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United States Department of Agriculture

Agricultural Research Service

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Research Project: Generation of Monoclonal Antibodies Specific for the Recombinant Gn, N and Nss Proteins of Rift Valley Fever Virus

Location: Arthropod-Borne Animal Diseases Research

Project Number: 3020-32000-005-04
Project Type: Nonfunded Cooperative Agreement

Start Date: Oct 01, 2011
End Date: Sep 30, 2014

To generate multiple monoclonal antibodies against RVFV antigens Gn, N and NSs that can be used in (a) Research and development of antigen detection and quantitation assays; (b) Reagents for other serological assays; (c) Research to characterize the immunological response to RVFV; and (d) Technical transfer to commercial firms engaged in development of diagnostic and vaccine projects.

Rift Valley fever virus (RVFV) is a zoonotic insect transmitted virus endemic to Africa and the Arabian Peninsula. Virus infection causes abortions and high mortality in newborn ruminants. Humans can become infected through handling infected animals and animal products. Severe infections can include ocular disease, meningoencephalitis, or hemorrhagic fever with an overall case fatality rate of <1. Panels of monoclonal antibodies are needed to facilite development of safe diagnostic assays. An anti-recombinant RVFV- nucleocapsid (N) polyclonal antibody was produced by ABADRU to develop an immunohistochemical (IHC) assay. Multiple ELISA assays have been developed based on a mouse anti-RVF MP-12 vaccine strain polyclonal antibody. A robust set of capture and detect monoclonal antibodies will be necessary to continue development of these assays and to make reagents available for international standardization of diagnostic tests and potential further test kit development (commercialization). Once validated and approved by national regulatory agencies, these reagents and assays will be useful to national laboratories as initial diagnostic tests (and validated against virus isolation). These assay reagents could be safely produced and distributed to regional diagnostic laboratories, thus providing capacity for early detection of RVFV in suspected ruminant samples.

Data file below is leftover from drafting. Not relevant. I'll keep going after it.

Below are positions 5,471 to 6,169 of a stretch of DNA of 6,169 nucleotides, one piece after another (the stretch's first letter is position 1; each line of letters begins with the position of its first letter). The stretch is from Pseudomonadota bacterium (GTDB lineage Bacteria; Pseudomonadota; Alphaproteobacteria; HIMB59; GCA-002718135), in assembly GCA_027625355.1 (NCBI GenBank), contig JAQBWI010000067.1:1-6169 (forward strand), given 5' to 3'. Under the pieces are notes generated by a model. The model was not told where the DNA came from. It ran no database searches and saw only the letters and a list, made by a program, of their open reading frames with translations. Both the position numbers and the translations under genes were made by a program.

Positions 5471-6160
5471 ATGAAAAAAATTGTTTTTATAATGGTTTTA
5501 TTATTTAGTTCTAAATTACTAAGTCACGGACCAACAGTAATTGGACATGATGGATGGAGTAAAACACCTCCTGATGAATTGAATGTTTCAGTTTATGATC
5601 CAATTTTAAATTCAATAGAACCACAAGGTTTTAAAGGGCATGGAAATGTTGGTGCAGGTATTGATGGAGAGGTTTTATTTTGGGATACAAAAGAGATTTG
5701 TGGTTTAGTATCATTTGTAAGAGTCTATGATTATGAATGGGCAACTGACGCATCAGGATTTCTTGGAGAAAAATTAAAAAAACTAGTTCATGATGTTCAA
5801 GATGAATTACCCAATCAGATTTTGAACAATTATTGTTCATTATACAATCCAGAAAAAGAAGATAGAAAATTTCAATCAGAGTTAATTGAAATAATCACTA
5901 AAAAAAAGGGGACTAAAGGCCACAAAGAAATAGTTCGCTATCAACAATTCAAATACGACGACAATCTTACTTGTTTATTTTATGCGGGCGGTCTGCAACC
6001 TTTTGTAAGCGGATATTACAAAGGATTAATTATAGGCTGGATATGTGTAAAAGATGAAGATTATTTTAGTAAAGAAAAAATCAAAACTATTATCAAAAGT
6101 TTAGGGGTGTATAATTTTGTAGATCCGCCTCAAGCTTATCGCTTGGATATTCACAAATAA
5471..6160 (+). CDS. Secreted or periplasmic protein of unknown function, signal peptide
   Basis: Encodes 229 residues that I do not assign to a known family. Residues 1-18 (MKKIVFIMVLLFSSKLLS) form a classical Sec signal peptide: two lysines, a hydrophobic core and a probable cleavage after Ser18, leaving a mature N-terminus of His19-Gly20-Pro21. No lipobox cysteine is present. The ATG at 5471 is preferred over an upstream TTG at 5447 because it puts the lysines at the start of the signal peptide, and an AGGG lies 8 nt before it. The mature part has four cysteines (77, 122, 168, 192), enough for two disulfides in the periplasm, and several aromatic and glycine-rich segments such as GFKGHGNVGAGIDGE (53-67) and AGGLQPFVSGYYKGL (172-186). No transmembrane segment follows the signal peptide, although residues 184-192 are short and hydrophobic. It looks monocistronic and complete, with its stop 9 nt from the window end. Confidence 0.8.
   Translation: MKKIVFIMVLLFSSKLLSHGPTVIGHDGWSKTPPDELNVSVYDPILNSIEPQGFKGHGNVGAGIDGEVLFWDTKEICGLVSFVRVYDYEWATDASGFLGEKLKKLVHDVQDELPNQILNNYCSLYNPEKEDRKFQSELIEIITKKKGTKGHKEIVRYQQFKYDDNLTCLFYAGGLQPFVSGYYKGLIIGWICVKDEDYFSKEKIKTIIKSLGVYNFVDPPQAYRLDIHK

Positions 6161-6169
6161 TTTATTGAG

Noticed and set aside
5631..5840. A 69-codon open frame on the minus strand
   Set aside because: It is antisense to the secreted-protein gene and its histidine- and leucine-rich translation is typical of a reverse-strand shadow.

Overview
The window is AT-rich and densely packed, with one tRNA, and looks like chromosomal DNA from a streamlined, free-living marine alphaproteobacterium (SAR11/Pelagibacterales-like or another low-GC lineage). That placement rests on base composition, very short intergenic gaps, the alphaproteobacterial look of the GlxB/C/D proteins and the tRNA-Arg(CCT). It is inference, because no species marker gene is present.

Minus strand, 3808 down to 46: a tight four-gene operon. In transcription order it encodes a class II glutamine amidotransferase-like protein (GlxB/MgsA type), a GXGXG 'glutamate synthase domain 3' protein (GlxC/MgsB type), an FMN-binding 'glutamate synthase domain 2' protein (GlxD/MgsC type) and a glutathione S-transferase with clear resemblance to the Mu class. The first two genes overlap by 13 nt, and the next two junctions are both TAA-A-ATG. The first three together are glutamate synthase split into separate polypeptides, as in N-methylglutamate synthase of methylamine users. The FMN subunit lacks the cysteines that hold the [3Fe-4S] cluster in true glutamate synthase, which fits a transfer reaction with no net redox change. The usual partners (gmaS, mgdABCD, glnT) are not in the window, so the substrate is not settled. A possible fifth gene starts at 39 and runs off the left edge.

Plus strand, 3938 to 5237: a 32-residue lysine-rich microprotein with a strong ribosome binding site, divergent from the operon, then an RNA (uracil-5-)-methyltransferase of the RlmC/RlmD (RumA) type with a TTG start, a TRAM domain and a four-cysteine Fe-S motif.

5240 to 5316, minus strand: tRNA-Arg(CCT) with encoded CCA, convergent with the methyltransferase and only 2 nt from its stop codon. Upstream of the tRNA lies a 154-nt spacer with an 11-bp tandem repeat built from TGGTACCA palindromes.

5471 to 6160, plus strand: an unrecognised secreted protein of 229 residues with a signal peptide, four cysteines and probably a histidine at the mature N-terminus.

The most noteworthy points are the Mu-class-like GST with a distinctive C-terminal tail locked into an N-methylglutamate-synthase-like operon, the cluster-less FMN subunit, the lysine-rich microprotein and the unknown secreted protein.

Last Modified: 8/29/2016
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